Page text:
Tuesday, 5 December 2017

Next Project–The Teak Table

I’ve just realised I wrote this blog post and never published it

With only the final two draw fronts to fit onto the bed I decided to make a start on the damaged Teak Table which we purchased back in 1981 whilst living in Singapore.  Over the years the Teak has seasoned (dried out), shrunk and the colour in the timber has stained or faded.  A split appeared in the top around a decade after we’d purchased it and I’ve been delaying any repair thinking it would be very hard. 

The split has widened after a further six years of storage in the shipping container whilst we were on Waiouru.

This morning I turned the table over and closely examined how it was assembled.  It appeared to be held together with large old fashioned wood screws and bone glue.  After removing the securing frame I was able to take the carved top out of the surrounds and examine the split. 

IMG_2021 It was obvious I would need to remove the end leg.  The leg wasn’t damaged, but a gap had appeared between it and the table frame.  Some of the securing Teak had also broken away.


After removing the leg I realised the split was both vertical and horizontal.  Actually this was probably good news as I’d be able to glue in two planes which will hopefully strengthen the final bond.


Second split

I wanted to do a test clamping to see if it was possible to realign all the breaks.  The problem was the shape of the table.  It’s oval!  How do you clamp an oval cable?  In the end I decided to try using one of our cargo securing ratchet straps.  I didn’t want the metal hooks and ratchet to mark the timber so I cut some small pine blocks which I used to keep the metal away from the side of the table.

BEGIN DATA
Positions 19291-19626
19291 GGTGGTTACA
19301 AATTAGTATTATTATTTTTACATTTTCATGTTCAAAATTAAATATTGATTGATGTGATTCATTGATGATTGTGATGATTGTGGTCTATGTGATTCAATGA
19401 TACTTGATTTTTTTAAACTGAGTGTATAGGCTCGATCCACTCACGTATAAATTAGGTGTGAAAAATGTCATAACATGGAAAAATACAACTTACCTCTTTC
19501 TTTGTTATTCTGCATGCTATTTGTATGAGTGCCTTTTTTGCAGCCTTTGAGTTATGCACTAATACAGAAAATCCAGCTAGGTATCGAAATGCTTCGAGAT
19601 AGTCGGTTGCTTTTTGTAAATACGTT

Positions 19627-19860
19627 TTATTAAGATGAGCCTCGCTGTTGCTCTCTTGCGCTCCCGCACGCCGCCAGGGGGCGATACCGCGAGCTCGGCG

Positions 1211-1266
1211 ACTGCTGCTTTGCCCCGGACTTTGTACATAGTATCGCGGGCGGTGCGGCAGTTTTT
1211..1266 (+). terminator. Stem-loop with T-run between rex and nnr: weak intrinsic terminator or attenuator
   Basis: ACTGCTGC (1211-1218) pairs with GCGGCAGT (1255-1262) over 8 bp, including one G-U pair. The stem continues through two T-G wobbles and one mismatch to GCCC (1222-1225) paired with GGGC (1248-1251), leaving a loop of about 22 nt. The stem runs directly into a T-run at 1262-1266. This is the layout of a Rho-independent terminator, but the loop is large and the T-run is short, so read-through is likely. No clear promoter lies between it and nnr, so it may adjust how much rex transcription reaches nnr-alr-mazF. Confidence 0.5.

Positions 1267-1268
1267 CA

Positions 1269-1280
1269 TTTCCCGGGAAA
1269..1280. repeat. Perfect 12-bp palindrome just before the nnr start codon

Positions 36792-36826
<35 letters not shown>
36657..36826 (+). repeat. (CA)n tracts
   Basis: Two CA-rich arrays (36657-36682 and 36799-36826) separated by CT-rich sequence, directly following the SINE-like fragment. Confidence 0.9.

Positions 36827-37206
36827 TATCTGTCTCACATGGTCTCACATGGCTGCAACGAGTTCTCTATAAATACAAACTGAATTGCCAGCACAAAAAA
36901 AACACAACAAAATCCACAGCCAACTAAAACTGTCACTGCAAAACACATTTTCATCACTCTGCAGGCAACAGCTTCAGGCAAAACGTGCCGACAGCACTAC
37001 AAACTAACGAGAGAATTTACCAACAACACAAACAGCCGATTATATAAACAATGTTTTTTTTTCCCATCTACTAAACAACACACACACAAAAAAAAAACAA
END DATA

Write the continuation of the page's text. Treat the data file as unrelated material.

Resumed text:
The ratchet strap worked rather well in combination with some clamps applying local pressure.


Once I was confident the clamping method was going to work I removed the clamps and applied copious quantities of PVA glue.  The clamps were then reapplied and the excess glue wiped up with a damp cloth.  It will now be left for 48 hours.

Three days later I’ve sanded back the top and sides before applying two coats of satin varnish.  All that is now left is the sanding and varnishing of the legs, then we’ll be able to refit the glass top.


Whilst searching for the cargo strap I noticed our magic keg.  It’s a great little device which we bought from a cooper in the Barossa Valley, South Australia.  You pour cheap rough port into it and wait six months.  Smooth liquid gold then comes out the tap.


The keg is made from Oak that has been recovered from used red wine casks.  Unfortunately six years of being stored empty has resulted in the seams opening so I’ve filled it with water (who wants to waste cheap port) and left it in the laundry tub for the timber to swell.  

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